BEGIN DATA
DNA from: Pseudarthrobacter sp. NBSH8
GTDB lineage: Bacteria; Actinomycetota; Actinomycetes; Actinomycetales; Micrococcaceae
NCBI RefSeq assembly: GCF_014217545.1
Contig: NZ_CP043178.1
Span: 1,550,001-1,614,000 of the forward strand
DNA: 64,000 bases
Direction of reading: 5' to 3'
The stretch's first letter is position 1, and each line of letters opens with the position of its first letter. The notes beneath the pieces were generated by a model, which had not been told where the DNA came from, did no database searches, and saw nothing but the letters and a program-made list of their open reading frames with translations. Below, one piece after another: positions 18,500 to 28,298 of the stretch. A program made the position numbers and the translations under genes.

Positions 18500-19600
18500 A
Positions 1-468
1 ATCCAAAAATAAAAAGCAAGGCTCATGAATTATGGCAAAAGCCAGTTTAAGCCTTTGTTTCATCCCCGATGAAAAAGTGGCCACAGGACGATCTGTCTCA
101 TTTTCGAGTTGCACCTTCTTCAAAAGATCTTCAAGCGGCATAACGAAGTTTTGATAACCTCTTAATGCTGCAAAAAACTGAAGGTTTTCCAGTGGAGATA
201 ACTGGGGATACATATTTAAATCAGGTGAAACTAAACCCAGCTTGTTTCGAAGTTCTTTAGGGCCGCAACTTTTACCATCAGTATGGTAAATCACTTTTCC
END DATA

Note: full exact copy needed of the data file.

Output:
DNA from: Pseudarthrobacter sp. NBSH8
GTDB lineage: Bacteria; Actinomycetota; Actinomycetes; Actinomycetales; Micrococcaceae
NCBI RefSeq assembly: GCF_014217545.1
Contig: NZ_CP043178.1
Span: 1,550,001-1,614,000 of the forward strand
DNA: 64,000 bases
Direction of reading: 5' to 3'
The stretch's first letter is position 1, and each line of letters opens with the position of its first letter. The notes beneath the pieces were generated by a model, which had not been told where the DNA came from, did no database searches, and saw nothing but the letters and a program-made list of their open reading frames with translations. Below, one piece after another: positions 18,500 to 28,298 of the stretch. A program made the position numbers and the translations under genes.

Positions 18500-19600
18500 A
Positions 1-468
1 ATCCAAAAATAAAAAGCAAGGCTCATGAATTATGGCAAAAGCCAGTTTAAGCCTTTGTTTCATCCCCGATGAAAAAGTGGCCACAGGACGATCTGTCTCA
101 TTTTCGAGTTGCACCTTCTTCAAAAGATCTTCAAGCGGCATAACGAAGTTTTGATAACCTCTTAATGCTGCAAAAAACTGAAGGTTTTCCAGTGGAGATA
201 ACTGGGGATACATATTTAAATCAGGTGAAACTAAACCCAGCTTGTTTCGAAGTTCTTTAGGGCCGCAACTTTTACCATCAGTATGGTAAATCACTTTTCC